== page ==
Clever Hanne Saves Her Sister From The Troll King is very typical of her work, and it was done over the span of a month in October of 2018. This is less a comic than it is a series of illustrations with captions at the bottom, telling the story of a young woman whose sister is kidnapped by trolls. As she pursues the troll to find her sister, she does various kindnesses along the way for various creatures she encounters and receives an assortment of useful items. When she reaches the troll cave, the Troll King turns her sister into a troll. The twist here is that the Troll Queen turns against her husband, turns her sister back into a human, and then later becomes part of the young woman's family. There are familiar elements from fairy tales, but the ending subverts aspects of these familiar stories. 

Iron Scars vol 6 and vol 7. Encompassing chapters 4, 5, and 6 of her epic series about a conflict between a family of witches and dark fey on an island, Frakes uses her own experiences in conveying the sense of isolation and weirdness of growing up with a bunch of other families in a remote location. The evil elves (of the Unseelie Court) are kidnapping kids from the village, including the kin of witches. These chapters represent the efforts of some of the kids to fight back by trying to learn the name of the Queen of the Unseelie Court to get power over her. There's also a chapter about the Sand Witch working to try to parley with the Unseelie Court, before they have to do something like go to war. Frakes' line is a delightful combination of thick, bold lines with sketched-out figures that allow the reader to fill in gaps. Her use of gesture in particular is a big part of what makes her comics fun to read. 

Your Mom Friend Is Not Okay is an infrequent example of Frakes doing memoir, something she only tends to do when she really has something to say. In this case, she writes about her harrowing experience giving birth. I've read a number of birthing stories in comics form (it's fantastic that it's become fairly common), but there's a sense where Frakes published this out of sheer frustration. Along the way, there are still some funny observations that have everything to do with an idealized conception of childbirth that rarely materializes. 

What's interesting is that Frakes did this using some prompts. For Hourly Comics Day in 2019, she used the mechanics of doing a comic every hour to talk about her birth experience, which was horrific. The strip serves as an introduction to the rest of the comic, as she notes that an emergency c-section incision was made before her epidural anesthetic kicked in, her midwives never listen to her, and her baby had to have an emergency blood transfusion. There was a hippie midwife who downplayed her fears, having to deal with a pain scale she didn't understand, and a friend who told her that babies freak him out and they were gross. (In other words, what NOT to say.)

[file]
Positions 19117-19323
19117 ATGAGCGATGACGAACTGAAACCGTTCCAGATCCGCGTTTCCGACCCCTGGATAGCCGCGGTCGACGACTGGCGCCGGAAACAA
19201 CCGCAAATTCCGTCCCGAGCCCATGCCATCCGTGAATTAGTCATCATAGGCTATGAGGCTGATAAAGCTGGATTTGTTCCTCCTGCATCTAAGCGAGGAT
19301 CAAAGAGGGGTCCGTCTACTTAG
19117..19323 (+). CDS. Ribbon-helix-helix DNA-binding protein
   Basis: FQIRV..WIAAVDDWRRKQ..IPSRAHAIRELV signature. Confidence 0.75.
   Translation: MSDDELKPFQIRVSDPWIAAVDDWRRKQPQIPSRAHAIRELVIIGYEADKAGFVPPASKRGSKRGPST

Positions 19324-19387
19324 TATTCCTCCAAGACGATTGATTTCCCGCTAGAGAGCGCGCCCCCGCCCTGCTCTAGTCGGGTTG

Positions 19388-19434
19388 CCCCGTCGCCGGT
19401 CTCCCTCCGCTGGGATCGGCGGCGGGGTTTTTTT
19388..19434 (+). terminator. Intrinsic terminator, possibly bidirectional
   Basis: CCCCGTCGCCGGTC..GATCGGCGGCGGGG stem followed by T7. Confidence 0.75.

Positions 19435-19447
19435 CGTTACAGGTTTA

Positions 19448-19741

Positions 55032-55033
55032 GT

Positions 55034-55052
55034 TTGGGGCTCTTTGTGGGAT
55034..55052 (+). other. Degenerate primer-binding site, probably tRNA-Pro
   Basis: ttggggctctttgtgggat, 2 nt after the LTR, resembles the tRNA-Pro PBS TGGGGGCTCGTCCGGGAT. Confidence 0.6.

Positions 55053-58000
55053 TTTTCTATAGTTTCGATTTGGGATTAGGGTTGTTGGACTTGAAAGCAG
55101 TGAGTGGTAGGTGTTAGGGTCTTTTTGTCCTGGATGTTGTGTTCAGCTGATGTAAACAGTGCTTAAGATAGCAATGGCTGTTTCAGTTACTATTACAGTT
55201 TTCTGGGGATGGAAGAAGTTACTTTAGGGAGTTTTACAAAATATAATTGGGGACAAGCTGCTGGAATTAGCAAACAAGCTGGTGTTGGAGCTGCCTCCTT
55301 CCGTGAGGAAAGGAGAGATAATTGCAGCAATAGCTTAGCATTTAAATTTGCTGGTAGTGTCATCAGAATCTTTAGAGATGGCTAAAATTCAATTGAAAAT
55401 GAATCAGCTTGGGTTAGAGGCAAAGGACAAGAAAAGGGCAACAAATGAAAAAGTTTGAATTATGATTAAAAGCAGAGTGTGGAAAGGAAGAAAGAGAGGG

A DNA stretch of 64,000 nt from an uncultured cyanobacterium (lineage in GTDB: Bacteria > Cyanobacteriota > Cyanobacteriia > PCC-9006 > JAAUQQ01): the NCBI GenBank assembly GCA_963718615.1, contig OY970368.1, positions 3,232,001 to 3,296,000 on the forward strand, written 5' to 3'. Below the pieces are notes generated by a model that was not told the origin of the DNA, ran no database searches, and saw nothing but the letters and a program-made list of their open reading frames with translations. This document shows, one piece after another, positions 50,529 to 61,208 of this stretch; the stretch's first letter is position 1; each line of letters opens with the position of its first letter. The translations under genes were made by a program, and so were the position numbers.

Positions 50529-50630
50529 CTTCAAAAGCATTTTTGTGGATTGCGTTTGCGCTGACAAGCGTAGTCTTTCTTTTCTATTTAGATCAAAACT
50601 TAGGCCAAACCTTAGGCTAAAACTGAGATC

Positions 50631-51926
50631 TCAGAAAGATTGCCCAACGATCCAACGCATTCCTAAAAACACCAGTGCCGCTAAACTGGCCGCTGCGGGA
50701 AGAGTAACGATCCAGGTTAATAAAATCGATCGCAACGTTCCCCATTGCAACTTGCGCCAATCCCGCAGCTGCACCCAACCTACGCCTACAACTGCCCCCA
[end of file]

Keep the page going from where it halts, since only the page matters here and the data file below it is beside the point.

Frakes also details how having a baby gave other people a sense of entitlement to her experience--especially her mom, who was angry that someone threw Frakes a baby shower but didn't think to invite a bunch of people that she wanted there. Frakes shows her mom a diagram of how to treat people in crisis; sending comfort and support to "outer rings" (friends to family to partner to patient) and move that in, and send complaints and "what about me" feelings outward. Thus the person in crisis doesn't have to deal with other feelings, and people at various stages in the circles have outlets. Frakes' strip about this is very funny, as her mom replies "Your grandma wouldn't like this," leading to a plop take. There are strips about introducing formula (always a touchy subject), her midwife's dismissal of her symptoms nearly leading to tragedy, going to the hospital anyway, and a rapid escalation of symptoms. Her mom was there to "help" and tried to walk off in a huff when she felt unappreciated. The comic concludes a year later with another hourly comic strip, shifting into a different new normal that is still stressful, right before COVID hits. Throughout it all, her line art shines, with her thick line for figures and finer line for expressions and features the bedrock of her lively cartooning. Frakes is generally a fairly serious storyteller, but this makes her moments of humor all the more effective; she's not so much trying to tell gags as she is relate the frustrating absurdity of certain situations.